The Plattsmouth journal. (Plattsmouth, Nebraska) 1901-current, August 22, 1912, Image 7

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1 Auto and Wagon I
S lOP!' 1
r? v?
J Automobile and driver 50c fcj
j$ Motor Cycle " " 15c tt
$ Team, wagon and driver with load of garden truck, fruit, J
poultry, hogs, calves, grain, hay or any other merchan- O
S dise 50c S
Team, wagon and driver without load 25c
t& Horse and buggy 20c S
Horses or cattle led or driven 10c
Hogs, sheep or calves driven 5c
The above rates for team, wagon and driver are
ft basis of 75c for round trip loaded one way and empty one way. xi
$ Splendid roads to South Omaha exactly 15 miles from $
p Main and 6th St., Plattsmouth to 24th and N St., South Omaha.
C. E. Musicale.
The regular monthly musicale
of the United Brethren Christian
Endeavor society was held last
Tuesday evening at the home of
Mr. and Mrs. Charles Jean. The
evening was ideal and a large
crowd was present to listen to the
well arranged porgram. De
licious punch and wafers were
served. Misses Mattie flapen and
Lenora Snyder presided at the
punch bowl. Following is the
program as rendered:
Prayer . .Rev. Bailey
Piano Duet
. . .Elsie flapen and Rev. Bailey
Vocal Duet
' . . . .llarrietle and Mabel Adams
Piano Solo Miss Keifer
Reading Villa Gapen
Piano Duet
Mrs. Charles Barnard and Miss
De Ella Venner.
Vocal Solo Fern Long
Piano Solo Emma Cummins
Orchestra Messrs. Roy Sherman
and Carl Cole. Miss Keefer, ae-
Indian Killed on Track.
Near Roehelle, 111., an Indian
went to sleep on a railroad track
and was killed by the fast express.
He paid for his carelessness with
his life. Often its that way When
people neglect coughs and colds.
Don't risk your life when prompt
use of Dr. King's New Discovery
will cure them and so prevent 'a
dangerous throat or lung trouble.
"It completely cured me, in a
short time, of a terrible cough
that followed a severe attack of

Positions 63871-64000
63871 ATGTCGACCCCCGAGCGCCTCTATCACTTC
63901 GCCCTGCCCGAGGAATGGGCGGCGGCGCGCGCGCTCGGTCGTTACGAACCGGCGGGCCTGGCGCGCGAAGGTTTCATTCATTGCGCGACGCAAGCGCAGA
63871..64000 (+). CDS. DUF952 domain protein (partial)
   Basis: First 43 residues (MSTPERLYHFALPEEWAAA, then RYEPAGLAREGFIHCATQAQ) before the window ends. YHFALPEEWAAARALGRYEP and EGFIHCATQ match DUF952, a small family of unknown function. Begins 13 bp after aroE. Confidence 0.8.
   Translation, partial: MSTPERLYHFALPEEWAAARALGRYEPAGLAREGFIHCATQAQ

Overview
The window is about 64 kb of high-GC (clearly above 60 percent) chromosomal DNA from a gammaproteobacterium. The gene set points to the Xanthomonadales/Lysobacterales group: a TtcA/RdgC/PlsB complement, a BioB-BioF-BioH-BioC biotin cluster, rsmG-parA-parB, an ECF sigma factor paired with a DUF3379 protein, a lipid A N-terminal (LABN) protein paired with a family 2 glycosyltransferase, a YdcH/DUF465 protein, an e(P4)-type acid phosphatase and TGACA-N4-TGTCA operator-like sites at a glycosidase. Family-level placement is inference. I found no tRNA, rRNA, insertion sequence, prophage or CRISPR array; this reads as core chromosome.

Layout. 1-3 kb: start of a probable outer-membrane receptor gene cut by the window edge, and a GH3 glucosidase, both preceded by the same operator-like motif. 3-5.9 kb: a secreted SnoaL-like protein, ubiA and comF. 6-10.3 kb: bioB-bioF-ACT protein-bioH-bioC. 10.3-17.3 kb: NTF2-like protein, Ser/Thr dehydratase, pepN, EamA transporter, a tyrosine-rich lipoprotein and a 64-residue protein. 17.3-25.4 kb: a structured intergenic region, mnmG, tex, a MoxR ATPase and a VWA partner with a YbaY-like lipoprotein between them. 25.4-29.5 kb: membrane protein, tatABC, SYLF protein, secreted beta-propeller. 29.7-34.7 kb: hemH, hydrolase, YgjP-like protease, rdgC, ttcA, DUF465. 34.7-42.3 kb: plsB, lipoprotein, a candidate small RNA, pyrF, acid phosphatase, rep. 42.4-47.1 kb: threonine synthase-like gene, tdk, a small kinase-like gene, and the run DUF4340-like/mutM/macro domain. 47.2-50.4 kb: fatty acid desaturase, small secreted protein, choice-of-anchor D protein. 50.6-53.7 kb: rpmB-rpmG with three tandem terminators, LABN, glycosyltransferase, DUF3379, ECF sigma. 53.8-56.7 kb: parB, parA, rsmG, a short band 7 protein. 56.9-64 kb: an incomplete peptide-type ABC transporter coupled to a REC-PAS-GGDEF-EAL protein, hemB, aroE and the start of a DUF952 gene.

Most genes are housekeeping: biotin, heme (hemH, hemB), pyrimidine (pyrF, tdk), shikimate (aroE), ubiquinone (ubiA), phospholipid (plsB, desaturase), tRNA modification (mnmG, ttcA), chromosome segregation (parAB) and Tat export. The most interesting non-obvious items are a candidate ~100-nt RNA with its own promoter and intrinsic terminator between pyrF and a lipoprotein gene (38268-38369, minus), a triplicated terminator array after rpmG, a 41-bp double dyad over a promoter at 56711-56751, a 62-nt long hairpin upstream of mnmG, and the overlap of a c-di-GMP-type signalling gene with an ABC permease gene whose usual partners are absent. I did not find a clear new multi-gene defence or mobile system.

grip," writes J. R. Watts, Floyda
da, Tex., "and I regained 15
pounds in weight that I had lost."
Quick, safe, reliable and guaran
teed. 50c and ?1.00. Trial bot
tle free at F. G. Fricke & Co.
One way to relieve habitual con
stipation is to take regularly a
mild laxative. Doan's Regulets
are recommended for this pur
pose. 25c a box at all drug stores.
Many States Within
Speaking Distance!
That's what the Lincoln lines mean in
Nebraska. Have you considered the quick
ness of telephone journeys and their tri
fling cost to you, the superior service over
the Lincoln lines and that hundreds of
towns may be almost instantly brought
within speaking distance?
Every Lincoln Telephone is a Long
Distance Station
Lincoln Telephone and
Telegraph Company
J. K. POLLOCK, Local Manager
considered and that is that two
games in oiie day for green hands
who play but one game a week, is
a great handicap. Score by in
nings: Louisville ..'..0 1 0 0 0 4 1 0' G
Cedar Creek.. ..0 0 0 1 0 2 1 1 05
Batteries Louisville, Keckler
and Keckler; Cedar Creek, Mc
Keag, Conner and Wolff. Hits
Louisville, 5; Cedar Creek, 0.
Errors Louisville, 3; , Cedar
Creek, 8.
Secretary Marshall of the state
board of horticulture has samples
of freak apples that grew in an
orchard near Weeping Water,
says the State Journal. They grew
on suckers or water sprouts that
came out of the sides' of large